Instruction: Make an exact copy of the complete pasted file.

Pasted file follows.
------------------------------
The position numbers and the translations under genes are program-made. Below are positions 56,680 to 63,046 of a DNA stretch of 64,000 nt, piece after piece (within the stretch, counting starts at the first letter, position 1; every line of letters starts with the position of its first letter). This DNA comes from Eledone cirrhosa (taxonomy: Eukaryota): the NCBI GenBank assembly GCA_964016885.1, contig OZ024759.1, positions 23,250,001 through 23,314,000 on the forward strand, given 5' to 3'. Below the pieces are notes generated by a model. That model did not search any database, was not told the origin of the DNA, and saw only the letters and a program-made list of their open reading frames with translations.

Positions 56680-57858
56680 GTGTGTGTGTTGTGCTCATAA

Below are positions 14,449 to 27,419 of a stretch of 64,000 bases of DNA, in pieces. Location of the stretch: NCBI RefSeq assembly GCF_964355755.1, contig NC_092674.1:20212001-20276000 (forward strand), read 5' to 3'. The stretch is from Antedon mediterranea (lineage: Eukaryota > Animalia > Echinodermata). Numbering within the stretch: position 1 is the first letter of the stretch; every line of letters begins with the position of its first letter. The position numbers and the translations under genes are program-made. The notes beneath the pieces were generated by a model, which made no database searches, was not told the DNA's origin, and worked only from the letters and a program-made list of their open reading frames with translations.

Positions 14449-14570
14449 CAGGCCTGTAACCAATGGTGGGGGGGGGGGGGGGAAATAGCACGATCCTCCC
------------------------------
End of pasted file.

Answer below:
The position numbers and the translations under genes are program-made. Below are positions 56,680 to 63,046 of a DNA stretch of 64,000 nt, piece after piece (within the stretch, counting starts at the first letter, position 1; every line of letters starts with the position of its first letter). This DNA comes from Eledone cirrhosa (taxonomy: Eukaryota): the NCBI GenBank assembly GCA_964016885.1, contig OZ024759.1, positions 23,250,001 through 23,314,000 on the forward strand, given 5' to 3'. Below the pieces are notes generated by a model. That model did not search any database, was not told the origin of the DNA, and saw only the letters and a program-made list of their open reading frames with translations.

Positions 56680-57858
56680 GTGTGTGTGTTGTGCTCATAA

Below are positions 14,449 to 27,419 of a stretch of 64,000 bases of DNA, in pieces. Location of the stretch: NCBI RefSeq assembly GCF_964355755.1, contig NC_092674.1:20212001-20276000 (forward strand), read 5' to 3'. The stretch is from Antedon mediterranea (lineage: Eukaryota > Animalia > Echinodermata). Numbering within the stretch: position 1 is the first letter of the stretch; every line of letters begins with the position of its first letter. The position numbers and the translations under genes are program-made. The notes beneath the pieces were generated by a model, which made no database searches, was not told the DNA's origin, and worked only from the letters and a program-made list of their open reading frames with translations.

Positions 14449-14570
14449 CAGGCCTGTAACCAATGGTGGGGGGGGGGGGGGGAAATAGCACGATCCTCCC